Dr. Chris Goldfinger, will explore the relation of offshore turbidites to the paleoseismic record of the Cascadia subduction zone.
Submarine paleoseismology is a multidisciplinary science that allows us to reconstruct earthquake histories extending back thousands of years. We now use a variety of techniques, many originally developed for petroleum exploration, to study earthquake-generated submarine deposits (turbidites). By correlating these deposits over broad areas and examining their sedimentological characteristics, we can gain insight into recurrence intervals, fault rupture lengths, event clustering, long-term strain histories, paleo-slip characteristics, and interactions between faults. Comparing turbidite deposits associated with recent major earthquakes (e.g., 2004 Sumatra, 2016 New Zealand) with seismological records of those events is an important part of understanding ancient earthquakes.
In Cascadia, a 10,000-year onshore-offshore record, developed in large part using submarine paleoseismology, has identified periods of earthquake clustering and quiescence. The pattern – clusters of 4-5 events separated by gaps of 700-1200 years – is unlikely to be randomly generated. Cascadia is broken into at least four segments that have differing recurrence intervals, decreasing from ~ 430-500 years in the north to ~ 240 years or less in the south. However, several lines of evidence suggest that inter-event time is not a good predicter of earthquake magnitude. Long turbidite records for Cascadia and the northern San Andreas Fault also reveal that the two faults have very similar event histories about 75% of the time, suggesting these major faults can trigger one other.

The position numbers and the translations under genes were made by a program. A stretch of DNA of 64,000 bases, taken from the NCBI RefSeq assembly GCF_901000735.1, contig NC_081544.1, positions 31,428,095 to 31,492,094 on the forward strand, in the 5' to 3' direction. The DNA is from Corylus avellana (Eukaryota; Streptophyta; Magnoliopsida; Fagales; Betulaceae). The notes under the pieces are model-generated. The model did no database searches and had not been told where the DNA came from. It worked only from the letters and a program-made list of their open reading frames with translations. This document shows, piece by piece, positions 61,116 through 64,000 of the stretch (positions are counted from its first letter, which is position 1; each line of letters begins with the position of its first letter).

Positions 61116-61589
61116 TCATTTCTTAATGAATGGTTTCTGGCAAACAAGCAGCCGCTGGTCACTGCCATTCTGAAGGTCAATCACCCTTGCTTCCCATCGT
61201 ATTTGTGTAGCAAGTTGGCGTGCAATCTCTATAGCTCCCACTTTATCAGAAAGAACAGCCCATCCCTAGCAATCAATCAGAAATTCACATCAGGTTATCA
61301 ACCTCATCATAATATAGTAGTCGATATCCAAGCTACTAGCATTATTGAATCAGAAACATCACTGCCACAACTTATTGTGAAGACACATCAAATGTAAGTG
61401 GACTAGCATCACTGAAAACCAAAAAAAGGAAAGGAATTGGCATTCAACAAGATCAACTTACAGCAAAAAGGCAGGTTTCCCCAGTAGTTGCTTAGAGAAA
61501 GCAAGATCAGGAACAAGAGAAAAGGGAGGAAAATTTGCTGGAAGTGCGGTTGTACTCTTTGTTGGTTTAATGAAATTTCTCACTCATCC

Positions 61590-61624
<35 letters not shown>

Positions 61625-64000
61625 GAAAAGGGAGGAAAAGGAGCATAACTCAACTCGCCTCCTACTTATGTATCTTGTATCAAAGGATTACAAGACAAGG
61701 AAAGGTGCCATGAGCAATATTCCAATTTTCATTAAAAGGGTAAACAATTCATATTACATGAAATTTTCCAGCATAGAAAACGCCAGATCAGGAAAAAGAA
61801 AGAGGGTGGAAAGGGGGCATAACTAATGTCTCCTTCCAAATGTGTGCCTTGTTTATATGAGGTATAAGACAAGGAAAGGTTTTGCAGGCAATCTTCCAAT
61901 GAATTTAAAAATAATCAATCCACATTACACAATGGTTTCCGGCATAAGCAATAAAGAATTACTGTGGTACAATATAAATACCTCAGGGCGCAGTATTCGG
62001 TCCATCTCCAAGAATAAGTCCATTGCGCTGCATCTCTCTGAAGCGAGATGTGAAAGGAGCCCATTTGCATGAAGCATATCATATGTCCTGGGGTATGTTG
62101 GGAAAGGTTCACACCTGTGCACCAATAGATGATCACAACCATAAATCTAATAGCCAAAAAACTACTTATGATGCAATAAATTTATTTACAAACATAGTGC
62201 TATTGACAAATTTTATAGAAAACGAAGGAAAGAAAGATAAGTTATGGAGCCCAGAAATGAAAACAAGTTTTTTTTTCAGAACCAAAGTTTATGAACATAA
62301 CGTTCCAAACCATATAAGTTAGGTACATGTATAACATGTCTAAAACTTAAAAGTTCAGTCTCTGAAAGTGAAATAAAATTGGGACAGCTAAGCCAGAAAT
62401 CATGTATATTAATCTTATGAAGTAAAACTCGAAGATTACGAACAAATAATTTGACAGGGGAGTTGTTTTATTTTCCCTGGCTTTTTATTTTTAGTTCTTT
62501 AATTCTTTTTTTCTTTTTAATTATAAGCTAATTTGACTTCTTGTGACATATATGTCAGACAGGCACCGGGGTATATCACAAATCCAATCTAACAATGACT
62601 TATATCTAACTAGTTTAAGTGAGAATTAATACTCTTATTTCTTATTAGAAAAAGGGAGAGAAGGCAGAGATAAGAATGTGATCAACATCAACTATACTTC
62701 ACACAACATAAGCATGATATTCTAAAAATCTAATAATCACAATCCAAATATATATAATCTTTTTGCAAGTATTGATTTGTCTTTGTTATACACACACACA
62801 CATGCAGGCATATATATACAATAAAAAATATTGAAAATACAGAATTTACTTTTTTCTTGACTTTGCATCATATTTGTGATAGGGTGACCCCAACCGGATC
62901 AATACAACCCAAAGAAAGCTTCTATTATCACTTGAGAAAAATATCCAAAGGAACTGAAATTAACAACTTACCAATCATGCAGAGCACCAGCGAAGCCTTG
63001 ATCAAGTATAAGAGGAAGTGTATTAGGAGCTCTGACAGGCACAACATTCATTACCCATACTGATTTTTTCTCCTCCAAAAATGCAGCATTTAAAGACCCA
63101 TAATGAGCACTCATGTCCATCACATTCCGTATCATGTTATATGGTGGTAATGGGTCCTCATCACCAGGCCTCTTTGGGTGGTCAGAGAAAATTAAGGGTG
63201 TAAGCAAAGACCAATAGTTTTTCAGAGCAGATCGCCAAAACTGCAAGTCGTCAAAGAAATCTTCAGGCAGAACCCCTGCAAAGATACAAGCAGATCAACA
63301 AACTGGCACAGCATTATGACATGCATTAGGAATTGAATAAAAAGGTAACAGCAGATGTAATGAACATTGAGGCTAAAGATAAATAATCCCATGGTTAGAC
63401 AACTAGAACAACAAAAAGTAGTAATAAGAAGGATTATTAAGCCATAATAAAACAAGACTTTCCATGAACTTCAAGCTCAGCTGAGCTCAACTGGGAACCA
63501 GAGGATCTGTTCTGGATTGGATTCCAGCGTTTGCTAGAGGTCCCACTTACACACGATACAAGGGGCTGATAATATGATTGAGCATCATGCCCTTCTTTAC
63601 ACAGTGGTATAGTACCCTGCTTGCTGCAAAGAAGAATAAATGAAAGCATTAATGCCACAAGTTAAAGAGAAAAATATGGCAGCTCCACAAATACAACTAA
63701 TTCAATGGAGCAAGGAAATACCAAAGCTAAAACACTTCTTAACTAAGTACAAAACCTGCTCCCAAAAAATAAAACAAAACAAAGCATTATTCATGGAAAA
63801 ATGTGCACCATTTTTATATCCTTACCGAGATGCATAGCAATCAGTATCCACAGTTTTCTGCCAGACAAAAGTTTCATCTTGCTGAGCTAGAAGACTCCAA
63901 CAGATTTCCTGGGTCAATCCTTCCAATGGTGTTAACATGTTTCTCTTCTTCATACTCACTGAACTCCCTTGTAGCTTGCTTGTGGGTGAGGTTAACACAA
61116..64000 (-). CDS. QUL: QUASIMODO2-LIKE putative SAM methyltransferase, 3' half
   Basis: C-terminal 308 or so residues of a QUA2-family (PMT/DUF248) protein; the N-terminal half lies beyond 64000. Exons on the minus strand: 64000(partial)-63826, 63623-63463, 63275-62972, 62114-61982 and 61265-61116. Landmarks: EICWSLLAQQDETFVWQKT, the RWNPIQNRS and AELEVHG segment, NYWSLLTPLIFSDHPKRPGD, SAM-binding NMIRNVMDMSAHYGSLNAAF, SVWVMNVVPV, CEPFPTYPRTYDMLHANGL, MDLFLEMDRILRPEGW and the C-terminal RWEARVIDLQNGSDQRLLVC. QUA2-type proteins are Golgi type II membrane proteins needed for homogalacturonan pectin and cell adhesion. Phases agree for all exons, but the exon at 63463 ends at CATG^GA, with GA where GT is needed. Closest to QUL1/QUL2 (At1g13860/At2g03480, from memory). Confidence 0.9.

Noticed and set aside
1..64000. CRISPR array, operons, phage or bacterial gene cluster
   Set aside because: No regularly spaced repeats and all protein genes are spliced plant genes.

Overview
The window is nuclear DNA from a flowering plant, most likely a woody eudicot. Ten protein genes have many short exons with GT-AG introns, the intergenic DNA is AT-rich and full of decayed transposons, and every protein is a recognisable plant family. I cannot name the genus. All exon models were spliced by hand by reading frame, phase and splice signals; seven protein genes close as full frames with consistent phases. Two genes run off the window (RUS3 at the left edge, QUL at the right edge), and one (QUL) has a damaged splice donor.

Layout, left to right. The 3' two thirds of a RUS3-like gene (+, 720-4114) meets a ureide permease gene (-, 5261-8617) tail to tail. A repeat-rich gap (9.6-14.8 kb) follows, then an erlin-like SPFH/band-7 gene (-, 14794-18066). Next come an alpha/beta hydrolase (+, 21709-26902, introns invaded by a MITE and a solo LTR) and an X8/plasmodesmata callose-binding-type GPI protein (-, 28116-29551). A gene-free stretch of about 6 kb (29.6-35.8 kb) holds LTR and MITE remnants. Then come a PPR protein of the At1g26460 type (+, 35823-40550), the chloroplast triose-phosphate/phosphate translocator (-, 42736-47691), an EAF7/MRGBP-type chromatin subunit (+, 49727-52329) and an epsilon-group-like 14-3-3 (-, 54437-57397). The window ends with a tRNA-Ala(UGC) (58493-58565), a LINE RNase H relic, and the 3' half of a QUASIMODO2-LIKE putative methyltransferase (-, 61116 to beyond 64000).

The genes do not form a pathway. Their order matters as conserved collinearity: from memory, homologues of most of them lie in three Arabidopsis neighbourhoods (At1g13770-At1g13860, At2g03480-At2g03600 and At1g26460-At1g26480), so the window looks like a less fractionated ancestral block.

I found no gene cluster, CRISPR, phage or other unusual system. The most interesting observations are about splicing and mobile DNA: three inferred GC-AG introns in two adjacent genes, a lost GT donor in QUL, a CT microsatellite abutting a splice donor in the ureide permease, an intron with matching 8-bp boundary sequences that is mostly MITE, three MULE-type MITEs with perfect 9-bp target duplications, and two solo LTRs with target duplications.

Dr. Chris Goldfinger, emeritus professor at Oregon State University (OSU), is a marine geologist and geophysicist with a focus on great earthquakes and structure of plate boundary fault zones around the world. Chris has been involved in over 45 oceanographic cruises over the last 30 years, using many geophysical tools (deep submersibles, sidescan sonar, seismic reflection, etc.). He is currently working on great subduction earthquakes along the Cascadia, NE Japan, the Caribbean, and Sumatran margins, as well as the northern San Andreas Fault, where he uses the evidence for earthquakes found in deep-sea sediments.
Chris received his PhD from OSU in 1994. He is a Fellow of GSA and was the recipient of the 2016 GSA Kirk Bryan Award for Quaternary Geology. Windsurfing in the Columbia River Gorge and aerobatic flying are some of his favorite sports, as well as sailing.
This lecture will be only be broadcast by ZOOM, there will not be an in-person meeting.